Trump criticizes Biden at town hall for not issuing a national mask mandate — but Biden as a candidate has no authority to do so

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President Donald Trump
President Donald Trump.

President Donald Trump criticized his Democratic presidential rival, Joe Biden, on Tuesday evening for failing to enforce a national mask mandate — but Biden, as a candidate, has no authority to do so.

Trump leveled the attack after being asked by a voter during an ABC News town hall why he had not supported universal mask-wearing.

"A good question is, you ask, like Joe Biden. They said, 'We're going to do a national mandate on masks,'" Trump said Tuesday evening. "But he didn't do it, I mean, he never did it."

Trump was referring to a policy promise that Biden stressed last month as part of his plan to fight the pandemic if elected. Biden has since walked back on the idea from a federal level, citing potential constitutionality issues, and instead said he would encourage governors to do so and lead by example by wearing face coverings publicly.

Biden quickly reacted to Trump's statements on Tuesday evening: "To be clear: I am not currently president."

 

The Centers for Disease Control and Prevention has heavily recommended mask use when in public and around people who don't live in your household to help prevent coronavirus transmission. The nation's top infectious-disease expert, Dr. Anthony Fauci, has also pushed for universal mask-wearing.

Trump's messaging on masks has largely focused on allowing people to choose whether to wear them. During an indoor rally in Nevada on Sunday, his campaign required only attendees standing behind him — in view of TV cameras — to wear face coverings.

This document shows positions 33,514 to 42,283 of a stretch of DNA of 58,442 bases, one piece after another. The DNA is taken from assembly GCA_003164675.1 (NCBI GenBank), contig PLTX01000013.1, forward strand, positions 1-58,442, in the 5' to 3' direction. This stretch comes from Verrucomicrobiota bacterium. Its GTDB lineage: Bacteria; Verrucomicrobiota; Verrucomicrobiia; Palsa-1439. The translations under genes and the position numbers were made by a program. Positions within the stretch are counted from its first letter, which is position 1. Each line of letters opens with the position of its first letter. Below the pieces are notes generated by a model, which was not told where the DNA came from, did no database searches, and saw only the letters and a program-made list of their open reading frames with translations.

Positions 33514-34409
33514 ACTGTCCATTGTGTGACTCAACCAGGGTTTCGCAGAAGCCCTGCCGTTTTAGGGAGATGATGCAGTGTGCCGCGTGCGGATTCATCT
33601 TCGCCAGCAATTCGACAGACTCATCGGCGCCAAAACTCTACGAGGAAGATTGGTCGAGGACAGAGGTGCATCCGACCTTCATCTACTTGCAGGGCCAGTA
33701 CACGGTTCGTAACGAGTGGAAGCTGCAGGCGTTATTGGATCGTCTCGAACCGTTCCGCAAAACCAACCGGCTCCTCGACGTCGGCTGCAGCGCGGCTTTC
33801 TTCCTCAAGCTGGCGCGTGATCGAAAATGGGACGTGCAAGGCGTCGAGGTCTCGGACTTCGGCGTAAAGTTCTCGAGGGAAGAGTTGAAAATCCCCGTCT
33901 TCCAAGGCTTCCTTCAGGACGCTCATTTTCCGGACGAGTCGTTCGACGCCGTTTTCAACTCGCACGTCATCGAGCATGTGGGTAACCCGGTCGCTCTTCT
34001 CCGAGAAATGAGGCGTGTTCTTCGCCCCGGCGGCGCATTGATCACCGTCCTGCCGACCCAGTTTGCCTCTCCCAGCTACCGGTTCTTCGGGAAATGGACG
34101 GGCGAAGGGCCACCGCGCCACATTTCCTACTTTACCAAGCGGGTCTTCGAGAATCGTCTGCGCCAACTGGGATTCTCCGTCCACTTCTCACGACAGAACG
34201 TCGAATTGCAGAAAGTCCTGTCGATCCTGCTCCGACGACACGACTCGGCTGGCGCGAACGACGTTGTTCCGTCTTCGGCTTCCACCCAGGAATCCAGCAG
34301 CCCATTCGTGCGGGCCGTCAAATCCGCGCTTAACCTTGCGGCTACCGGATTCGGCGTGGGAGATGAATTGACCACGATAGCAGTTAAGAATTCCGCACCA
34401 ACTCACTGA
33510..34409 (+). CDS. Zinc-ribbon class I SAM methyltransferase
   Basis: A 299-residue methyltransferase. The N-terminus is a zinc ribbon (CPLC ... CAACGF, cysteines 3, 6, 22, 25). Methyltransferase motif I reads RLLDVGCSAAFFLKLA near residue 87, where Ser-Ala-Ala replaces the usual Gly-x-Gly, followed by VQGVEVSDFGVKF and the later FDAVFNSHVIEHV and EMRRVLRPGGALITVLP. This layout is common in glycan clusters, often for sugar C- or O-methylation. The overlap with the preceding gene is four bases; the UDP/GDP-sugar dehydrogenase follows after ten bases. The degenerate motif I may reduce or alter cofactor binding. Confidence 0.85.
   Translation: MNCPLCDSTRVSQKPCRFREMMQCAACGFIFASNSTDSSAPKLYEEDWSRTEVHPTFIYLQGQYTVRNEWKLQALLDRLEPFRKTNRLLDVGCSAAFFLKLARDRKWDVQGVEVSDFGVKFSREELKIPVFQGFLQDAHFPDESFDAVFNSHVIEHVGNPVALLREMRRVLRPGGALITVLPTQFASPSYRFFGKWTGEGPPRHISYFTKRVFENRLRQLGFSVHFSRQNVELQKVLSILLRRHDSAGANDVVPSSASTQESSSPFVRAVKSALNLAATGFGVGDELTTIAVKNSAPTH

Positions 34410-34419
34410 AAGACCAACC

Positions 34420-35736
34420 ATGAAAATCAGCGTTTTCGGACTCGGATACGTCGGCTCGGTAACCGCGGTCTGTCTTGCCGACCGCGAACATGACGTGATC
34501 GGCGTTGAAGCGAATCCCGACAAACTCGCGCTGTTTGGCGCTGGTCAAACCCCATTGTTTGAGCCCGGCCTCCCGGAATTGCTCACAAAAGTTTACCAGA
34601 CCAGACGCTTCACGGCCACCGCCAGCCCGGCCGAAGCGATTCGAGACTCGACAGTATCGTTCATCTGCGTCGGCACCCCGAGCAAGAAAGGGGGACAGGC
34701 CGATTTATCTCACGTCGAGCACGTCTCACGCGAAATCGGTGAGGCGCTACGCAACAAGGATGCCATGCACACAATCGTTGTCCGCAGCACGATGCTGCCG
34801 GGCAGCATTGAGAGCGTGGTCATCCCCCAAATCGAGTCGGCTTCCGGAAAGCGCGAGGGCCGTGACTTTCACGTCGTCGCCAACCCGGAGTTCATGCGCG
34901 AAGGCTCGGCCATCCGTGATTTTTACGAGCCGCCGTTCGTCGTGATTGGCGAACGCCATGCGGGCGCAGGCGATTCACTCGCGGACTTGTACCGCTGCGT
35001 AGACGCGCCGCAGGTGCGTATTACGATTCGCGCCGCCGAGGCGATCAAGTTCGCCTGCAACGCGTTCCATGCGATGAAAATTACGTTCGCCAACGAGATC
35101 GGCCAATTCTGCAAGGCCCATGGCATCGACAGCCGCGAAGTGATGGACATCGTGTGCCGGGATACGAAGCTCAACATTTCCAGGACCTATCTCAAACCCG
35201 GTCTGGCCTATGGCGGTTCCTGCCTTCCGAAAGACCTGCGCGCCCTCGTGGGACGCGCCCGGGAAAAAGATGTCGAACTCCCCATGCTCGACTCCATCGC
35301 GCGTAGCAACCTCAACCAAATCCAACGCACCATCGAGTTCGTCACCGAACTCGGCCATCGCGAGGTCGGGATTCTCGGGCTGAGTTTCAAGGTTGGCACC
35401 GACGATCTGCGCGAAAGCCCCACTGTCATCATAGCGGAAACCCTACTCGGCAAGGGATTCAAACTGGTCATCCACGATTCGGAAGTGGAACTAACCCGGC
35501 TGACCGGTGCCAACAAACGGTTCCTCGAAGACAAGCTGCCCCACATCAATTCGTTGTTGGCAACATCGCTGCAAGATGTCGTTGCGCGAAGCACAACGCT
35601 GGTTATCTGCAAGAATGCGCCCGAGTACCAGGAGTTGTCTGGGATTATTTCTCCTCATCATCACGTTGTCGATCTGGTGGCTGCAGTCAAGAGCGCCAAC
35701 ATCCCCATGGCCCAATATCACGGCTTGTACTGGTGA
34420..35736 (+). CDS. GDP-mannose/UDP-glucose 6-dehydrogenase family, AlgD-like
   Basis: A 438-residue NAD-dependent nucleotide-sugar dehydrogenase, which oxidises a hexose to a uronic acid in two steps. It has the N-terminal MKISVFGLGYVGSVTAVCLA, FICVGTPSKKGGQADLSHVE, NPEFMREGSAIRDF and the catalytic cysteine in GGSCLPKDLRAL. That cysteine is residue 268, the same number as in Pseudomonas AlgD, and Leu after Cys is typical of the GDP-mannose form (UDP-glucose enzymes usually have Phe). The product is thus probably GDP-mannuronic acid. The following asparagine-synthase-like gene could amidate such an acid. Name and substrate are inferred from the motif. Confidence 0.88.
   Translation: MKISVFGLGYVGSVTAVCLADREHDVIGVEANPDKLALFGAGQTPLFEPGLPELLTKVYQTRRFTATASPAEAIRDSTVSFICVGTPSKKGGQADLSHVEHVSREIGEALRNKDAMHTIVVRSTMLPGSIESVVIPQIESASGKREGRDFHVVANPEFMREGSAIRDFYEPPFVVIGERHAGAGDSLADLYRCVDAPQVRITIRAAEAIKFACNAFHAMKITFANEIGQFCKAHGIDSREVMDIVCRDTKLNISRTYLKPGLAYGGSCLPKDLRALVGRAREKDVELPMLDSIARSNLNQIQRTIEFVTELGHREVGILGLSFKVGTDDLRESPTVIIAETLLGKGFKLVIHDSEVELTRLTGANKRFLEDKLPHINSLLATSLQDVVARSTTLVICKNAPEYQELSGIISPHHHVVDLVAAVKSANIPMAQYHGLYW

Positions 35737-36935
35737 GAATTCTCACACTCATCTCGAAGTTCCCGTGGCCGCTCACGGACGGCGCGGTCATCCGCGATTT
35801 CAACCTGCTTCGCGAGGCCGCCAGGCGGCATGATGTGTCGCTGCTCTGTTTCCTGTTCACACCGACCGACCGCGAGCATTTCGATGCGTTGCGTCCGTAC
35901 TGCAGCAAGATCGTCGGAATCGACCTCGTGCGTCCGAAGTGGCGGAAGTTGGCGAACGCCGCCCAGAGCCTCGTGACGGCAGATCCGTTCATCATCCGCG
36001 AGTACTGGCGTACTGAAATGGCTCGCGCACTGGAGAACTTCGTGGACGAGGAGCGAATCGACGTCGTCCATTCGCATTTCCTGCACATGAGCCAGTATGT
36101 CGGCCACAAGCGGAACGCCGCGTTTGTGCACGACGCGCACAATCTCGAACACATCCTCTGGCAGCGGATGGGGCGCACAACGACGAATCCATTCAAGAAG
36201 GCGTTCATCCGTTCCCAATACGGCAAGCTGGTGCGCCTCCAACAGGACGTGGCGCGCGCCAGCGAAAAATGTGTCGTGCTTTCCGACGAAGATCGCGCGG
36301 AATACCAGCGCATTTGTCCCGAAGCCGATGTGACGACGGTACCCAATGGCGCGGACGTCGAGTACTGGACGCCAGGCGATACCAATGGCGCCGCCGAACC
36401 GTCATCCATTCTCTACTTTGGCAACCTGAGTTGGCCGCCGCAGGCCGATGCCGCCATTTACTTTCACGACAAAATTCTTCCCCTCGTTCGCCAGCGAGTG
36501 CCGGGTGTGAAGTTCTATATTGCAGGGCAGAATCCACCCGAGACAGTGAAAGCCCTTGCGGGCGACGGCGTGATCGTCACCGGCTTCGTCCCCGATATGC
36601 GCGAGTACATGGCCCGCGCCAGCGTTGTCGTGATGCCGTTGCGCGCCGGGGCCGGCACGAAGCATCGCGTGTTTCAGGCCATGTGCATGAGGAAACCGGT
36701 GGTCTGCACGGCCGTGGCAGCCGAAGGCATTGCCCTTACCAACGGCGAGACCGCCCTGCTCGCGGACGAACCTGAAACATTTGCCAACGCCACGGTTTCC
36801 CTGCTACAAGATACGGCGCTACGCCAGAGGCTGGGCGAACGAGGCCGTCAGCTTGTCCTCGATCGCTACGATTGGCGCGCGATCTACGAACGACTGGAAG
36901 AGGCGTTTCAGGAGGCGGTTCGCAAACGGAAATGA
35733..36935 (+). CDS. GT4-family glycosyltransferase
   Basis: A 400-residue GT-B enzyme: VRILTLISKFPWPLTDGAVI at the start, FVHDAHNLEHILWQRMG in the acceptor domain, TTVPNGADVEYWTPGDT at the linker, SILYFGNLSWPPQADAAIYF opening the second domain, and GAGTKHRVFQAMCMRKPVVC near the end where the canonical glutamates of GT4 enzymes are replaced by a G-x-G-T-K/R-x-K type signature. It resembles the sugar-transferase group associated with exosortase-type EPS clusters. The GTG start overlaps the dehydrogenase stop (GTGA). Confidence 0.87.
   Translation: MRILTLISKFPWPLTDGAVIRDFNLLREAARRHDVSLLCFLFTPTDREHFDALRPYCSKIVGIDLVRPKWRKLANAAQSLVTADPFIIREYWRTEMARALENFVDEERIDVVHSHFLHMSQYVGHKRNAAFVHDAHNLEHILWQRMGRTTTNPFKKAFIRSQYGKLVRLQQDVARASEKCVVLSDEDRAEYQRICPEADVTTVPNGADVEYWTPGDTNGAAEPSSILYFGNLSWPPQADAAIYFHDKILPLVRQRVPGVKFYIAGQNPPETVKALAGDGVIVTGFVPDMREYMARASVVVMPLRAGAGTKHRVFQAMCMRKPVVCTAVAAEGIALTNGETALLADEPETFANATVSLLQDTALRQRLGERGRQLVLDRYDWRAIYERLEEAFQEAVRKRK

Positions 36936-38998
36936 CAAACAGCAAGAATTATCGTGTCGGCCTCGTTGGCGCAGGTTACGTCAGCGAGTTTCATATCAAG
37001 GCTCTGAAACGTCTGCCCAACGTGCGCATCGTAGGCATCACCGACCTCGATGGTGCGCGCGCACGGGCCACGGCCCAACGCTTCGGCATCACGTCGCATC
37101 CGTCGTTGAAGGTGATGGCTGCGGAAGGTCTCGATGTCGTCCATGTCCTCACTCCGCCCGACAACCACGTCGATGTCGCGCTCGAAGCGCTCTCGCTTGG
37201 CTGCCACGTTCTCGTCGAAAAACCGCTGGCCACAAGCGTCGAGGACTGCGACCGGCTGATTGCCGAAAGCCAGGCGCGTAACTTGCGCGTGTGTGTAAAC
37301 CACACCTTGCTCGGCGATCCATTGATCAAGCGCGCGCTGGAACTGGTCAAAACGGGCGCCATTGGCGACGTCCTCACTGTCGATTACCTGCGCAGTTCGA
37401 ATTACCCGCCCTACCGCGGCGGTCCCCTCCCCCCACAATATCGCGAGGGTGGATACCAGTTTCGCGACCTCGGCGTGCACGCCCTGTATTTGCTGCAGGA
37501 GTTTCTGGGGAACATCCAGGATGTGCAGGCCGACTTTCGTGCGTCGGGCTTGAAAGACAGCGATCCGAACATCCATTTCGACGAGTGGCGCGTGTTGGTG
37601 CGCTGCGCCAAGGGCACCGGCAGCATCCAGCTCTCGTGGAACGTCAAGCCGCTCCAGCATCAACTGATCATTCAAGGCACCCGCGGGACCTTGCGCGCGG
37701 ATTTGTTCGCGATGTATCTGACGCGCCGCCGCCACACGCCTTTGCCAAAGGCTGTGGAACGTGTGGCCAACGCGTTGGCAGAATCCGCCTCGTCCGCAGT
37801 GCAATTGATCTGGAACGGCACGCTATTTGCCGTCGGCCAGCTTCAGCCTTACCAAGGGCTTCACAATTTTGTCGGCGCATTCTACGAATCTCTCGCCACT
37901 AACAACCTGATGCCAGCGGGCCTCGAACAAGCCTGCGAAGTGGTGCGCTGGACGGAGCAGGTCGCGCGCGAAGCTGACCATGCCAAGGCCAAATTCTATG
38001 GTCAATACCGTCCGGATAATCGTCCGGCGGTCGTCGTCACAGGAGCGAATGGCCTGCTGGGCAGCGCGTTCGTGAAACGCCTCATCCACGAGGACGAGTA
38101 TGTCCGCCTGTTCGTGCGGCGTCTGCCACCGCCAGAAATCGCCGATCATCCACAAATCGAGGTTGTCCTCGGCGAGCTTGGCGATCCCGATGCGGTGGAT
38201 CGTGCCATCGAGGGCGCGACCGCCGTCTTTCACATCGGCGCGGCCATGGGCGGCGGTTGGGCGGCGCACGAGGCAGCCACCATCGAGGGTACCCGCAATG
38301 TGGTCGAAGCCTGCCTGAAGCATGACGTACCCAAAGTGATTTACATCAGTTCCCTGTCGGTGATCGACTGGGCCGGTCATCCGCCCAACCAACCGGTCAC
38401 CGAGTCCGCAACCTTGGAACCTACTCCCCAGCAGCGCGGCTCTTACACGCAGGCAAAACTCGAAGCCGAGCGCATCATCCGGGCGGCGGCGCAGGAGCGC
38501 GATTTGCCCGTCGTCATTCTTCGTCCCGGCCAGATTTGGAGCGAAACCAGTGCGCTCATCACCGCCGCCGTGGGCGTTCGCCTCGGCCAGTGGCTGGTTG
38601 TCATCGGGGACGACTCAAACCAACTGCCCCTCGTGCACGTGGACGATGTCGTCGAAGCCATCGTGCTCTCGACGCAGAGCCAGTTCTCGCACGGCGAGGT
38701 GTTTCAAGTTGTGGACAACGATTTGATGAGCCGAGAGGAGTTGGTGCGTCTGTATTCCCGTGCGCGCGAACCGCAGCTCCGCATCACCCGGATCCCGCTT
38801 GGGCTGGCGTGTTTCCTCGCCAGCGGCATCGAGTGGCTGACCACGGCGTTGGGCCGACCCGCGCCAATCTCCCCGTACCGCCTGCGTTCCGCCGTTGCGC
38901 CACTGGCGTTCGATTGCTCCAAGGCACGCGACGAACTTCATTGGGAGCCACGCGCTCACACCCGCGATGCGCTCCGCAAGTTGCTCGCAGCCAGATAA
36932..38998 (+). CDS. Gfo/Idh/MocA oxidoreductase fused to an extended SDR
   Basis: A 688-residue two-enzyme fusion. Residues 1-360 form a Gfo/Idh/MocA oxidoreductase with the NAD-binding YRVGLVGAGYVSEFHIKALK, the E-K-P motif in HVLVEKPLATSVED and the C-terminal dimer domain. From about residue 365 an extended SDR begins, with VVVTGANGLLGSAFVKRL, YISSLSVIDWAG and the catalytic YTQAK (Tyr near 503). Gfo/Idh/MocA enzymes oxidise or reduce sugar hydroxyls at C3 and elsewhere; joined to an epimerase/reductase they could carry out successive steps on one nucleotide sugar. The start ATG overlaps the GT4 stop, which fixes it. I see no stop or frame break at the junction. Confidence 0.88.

Trump reiterated his standpoint Tuesday evening, arguing that "a lot of people don't want to wear masks."

"Who are those people?" the ABC News anchor George Stephanopoulos asked.

"I'll tell you who those people are — waiters," Trump responded. "They come over and they serve you and they have a mask. And I saw it the other day where they were serving me, and they're playing with the mask — I'm not blaming them, I'm just saying what happens — they're playing with the mask, so the mask is over, and they're touching it. And then they're touching the plate. That can't be good."

A majority of Americans — Democrats and Republicans alike — say they support regular mask-wearing and do so in their daily lives, according to recent public polling.

Read the original article on Business Insider

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